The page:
Residents: Mirror thefts spike in Indian Village

The side-view mirror bandits in Morris Park are back in action, say neighbors. Here, an example of the aftermath or a mirror theft from April.
Courtesy Peter Enea

Car mirror swiping bandits have struck once again in a section of Morris Park, say angry neighbors — but according to local police nearly nothing happened.

Locals in Indian Village — the cozy network of streets in the shadow of Jacobi Medical Center and Albert Einstein College of Medicine — say that thieves stripped side-view mirrors off of at least a dozen vehicles parked on side streets during the last month, including Seminole Road and Narragansett and Rheinlander avenues.

But many of the alleged victims are not fed up enough, it appears, to file a report at the local stationhouse. Cops at the 49th Precinct said that only a handful of mirror thefts have been reported during the last month.

Over the July 4 weekend, no reports of mirror thefts were filed anywhere in the precinct, said crime prevention officer Tyrone Mederos.

Without reports, he added, the police cannot allocate any resources to combat a possible mirror theft spree.

“No manpower will be allocated unless it is on file,” said Mederos. “As far as the NYPD is concerned, nothing happened.”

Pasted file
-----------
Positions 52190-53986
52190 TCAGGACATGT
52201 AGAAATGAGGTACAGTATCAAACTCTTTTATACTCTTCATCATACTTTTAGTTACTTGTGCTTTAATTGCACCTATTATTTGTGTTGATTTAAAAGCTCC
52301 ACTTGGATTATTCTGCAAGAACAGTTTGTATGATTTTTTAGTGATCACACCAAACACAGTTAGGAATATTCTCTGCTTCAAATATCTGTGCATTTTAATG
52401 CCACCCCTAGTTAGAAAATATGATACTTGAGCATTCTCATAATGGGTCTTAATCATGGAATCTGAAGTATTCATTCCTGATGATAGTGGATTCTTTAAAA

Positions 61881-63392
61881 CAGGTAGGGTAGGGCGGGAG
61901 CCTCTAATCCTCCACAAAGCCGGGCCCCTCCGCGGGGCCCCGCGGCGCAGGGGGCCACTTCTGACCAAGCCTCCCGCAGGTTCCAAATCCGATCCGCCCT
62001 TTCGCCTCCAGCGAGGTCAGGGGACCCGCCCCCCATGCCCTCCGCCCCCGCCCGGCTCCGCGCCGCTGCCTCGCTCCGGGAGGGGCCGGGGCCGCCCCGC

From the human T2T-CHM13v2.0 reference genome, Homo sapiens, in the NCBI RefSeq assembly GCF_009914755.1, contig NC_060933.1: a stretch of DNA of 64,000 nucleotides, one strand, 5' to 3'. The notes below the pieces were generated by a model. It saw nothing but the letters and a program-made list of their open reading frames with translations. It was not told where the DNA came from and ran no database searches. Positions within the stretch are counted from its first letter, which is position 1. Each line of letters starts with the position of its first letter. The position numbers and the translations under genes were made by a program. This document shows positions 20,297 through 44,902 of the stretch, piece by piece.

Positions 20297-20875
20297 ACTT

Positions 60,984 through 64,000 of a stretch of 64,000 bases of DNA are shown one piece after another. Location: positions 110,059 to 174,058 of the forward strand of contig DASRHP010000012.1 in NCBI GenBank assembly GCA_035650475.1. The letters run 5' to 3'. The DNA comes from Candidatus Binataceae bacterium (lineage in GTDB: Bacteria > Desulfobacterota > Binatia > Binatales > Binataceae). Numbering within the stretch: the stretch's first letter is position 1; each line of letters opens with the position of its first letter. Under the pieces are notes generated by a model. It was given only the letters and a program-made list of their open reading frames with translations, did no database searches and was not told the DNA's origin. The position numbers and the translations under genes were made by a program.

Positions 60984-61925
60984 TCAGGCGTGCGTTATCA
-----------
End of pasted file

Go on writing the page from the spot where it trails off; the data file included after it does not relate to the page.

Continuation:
Locals have long griped that car break-ins are an unfortunate part of life in the neighborhood. Police have urged locals in both the 49th and neighboring 45th precincts to lock their car doors to protect themselves from bandits.

But this summer, say locals, the mirror thefts have come in bunches.

At least 10 vehicles were stripped of their side-view mirrors in Indian Village during the night of Saturday, April 26 and early morning Sunday, April 27, said locals Peter Enea and Joe Reda, the public safety chair of the local community board.

Some locals do not bother filing a police report because the cost of the mirrors is below the amount that their insurance covers, said Steve DeMartis, an Indian Village local who has been tallying the damage.

“People aren’t filing because they are paying no matter what,” said DeMartis. “The stats simply are not there for the crimes that are happening.”

DeMartis said he counted at least a dozen vehicles in late June whose mirrors were stolen in his neighborhood.

One area car owner, who lives on Narragansett Avenue but asked not be named, had an even rougher time of it than most. Two days after bandits swiped one mirror of his Acura MDX parked in front of his house, he received a $45 dollar ticket from traffic police for having “missing equipment.”

“I was so aggravated,” he said. “This is just crazy! I’m getting hit from both sides.”

Reach Reporter Ben Kochman at (718) 742–3394. E-mail him at Follow him on Twitter @benkochman.

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